Lowlife Frank (Chapman) thinks he's stolen a valuable piece of jewellery, but gets more than he bargained for - it's the key for a portal to hell. His body is left behind, before being awakened by a drop of blood. He's found a way back at the expense of h
Horror is at its best when it's relentless. Clive Barker knows this, and his debut feature as director is so gleefully vicious, so relentlessly grim that it's going to be very hard for fans of the genre not to like it. But then they were already through the box office doors with the tagline - "He'll tear your soul apart."
After a bravura inroductory sequence showing the creation of the aptly named and destined-to-be-horror-icon 'Pinhead', it's onto the depraved, nasty little sod, Frank. Having stolen the key to hell, he promptly opens it, and his soul takes up residence in the company of the 'Cenobites' (S&M demons every bit as painful as they sound). Several years pass before his corpse is awakened by a drop of blood, and he's found a way back to this world. He finds an accomplice in his former mistress - his femme fatale sister-in-law, who is still married to his nice, normal, but in their eyes, dull brother Larry. Before you can say "behind you", Larry's taken Frank's place, and it's up to his daughter to discover a way to rescue him.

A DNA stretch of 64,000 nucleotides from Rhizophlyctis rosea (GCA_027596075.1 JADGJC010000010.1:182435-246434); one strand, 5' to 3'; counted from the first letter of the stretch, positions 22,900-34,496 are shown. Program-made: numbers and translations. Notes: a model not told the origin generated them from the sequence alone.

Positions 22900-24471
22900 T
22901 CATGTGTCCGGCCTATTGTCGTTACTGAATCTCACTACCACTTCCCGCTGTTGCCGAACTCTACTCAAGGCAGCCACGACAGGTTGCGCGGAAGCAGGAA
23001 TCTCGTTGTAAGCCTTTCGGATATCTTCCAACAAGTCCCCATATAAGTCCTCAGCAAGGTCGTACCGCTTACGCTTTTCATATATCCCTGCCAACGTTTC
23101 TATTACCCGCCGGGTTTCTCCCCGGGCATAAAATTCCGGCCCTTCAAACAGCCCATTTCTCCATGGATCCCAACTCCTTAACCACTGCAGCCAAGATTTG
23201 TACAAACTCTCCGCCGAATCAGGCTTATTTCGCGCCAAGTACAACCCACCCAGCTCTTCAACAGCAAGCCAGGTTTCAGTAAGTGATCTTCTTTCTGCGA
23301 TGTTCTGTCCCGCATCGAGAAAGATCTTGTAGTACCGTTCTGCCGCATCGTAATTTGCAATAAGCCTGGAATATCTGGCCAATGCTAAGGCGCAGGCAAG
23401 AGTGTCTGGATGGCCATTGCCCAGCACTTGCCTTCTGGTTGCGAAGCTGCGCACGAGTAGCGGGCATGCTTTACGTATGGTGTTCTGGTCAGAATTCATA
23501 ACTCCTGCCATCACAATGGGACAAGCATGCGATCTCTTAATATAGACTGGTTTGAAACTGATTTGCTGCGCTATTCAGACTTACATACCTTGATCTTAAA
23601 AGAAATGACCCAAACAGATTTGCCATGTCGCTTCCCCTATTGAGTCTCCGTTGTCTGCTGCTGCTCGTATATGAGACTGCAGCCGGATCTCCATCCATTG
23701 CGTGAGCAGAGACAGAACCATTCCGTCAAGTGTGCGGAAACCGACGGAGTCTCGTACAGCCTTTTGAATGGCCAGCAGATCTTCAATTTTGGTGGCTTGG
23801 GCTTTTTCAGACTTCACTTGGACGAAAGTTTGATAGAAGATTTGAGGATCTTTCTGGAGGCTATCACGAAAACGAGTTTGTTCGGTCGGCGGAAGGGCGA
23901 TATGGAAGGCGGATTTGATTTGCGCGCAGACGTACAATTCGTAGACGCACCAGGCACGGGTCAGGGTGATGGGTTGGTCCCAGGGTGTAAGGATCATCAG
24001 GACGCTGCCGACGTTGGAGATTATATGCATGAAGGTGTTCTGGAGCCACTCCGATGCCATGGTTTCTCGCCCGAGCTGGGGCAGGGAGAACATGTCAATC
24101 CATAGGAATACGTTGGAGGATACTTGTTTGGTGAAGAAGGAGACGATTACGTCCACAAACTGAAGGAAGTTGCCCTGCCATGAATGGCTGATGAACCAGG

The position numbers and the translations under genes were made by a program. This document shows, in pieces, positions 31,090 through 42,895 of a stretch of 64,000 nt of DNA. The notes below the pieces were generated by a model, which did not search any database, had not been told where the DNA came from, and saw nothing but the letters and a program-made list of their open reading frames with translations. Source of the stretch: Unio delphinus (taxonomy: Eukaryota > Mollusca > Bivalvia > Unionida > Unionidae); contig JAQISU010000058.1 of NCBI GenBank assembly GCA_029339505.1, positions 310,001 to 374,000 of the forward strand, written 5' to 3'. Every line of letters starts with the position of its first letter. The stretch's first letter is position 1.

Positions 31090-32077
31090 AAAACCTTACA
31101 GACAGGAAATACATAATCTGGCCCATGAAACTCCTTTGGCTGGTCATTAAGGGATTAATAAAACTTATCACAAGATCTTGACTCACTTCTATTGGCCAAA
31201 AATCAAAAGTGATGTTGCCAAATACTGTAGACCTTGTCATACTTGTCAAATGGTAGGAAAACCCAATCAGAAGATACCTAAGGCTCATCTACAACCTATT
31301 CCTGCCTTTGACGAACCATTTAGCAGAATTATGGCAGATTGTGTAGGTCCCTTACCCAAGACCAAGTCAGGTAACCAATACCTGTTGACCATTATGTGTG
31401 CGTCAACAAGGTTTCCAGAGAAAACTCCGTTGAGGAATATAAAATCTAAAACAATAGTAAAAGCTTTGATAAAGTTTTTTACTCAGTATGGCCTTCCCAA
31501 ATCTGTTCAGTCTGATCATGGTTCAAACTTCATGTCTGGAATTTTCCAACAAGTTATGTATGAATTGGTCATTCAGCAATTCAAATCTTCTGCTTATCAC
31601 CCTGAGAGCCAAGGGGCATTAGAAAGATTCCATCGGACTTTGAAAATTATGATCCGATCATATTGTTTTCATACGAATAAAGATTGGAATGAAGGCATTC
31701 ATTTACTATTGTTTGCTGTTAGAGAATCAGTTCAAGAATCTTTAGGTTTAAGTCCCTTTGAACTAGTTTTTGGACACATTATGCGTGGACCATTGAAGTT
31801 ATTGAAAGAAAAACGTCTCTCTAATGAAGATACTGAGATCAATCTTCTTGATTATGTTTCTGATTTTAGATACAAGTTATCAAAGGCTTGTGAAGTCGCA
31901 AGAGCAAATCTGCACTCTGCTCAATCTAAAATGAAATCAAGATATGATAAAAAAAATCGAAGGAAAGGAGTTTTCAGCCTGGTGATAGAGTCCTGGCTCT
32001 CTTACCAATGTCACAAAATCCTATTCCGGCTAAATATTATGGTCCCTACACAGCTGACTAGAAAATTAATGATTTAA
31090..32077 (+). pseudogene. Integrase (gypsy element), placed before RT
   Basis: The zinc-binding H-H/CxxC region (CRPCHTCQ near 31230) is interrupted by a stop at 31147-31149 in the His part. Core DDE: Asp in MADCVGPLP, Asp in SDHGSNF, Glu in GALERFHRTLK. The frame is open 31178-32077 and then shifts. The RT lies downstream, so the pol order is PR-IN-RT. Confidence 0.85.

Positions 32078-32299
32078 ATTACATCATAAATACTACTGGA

The sheer weirdness makes this, for the most part, fly by. One for fans who like their horror messy, this has more hooks than an angling superstore, and is not for the squeamish. But then, how many horror fans are?
A slicky edited, white knuckle ride to the depths of depravity. It's a shame that Barker has never really fulfilled the potential he showed here.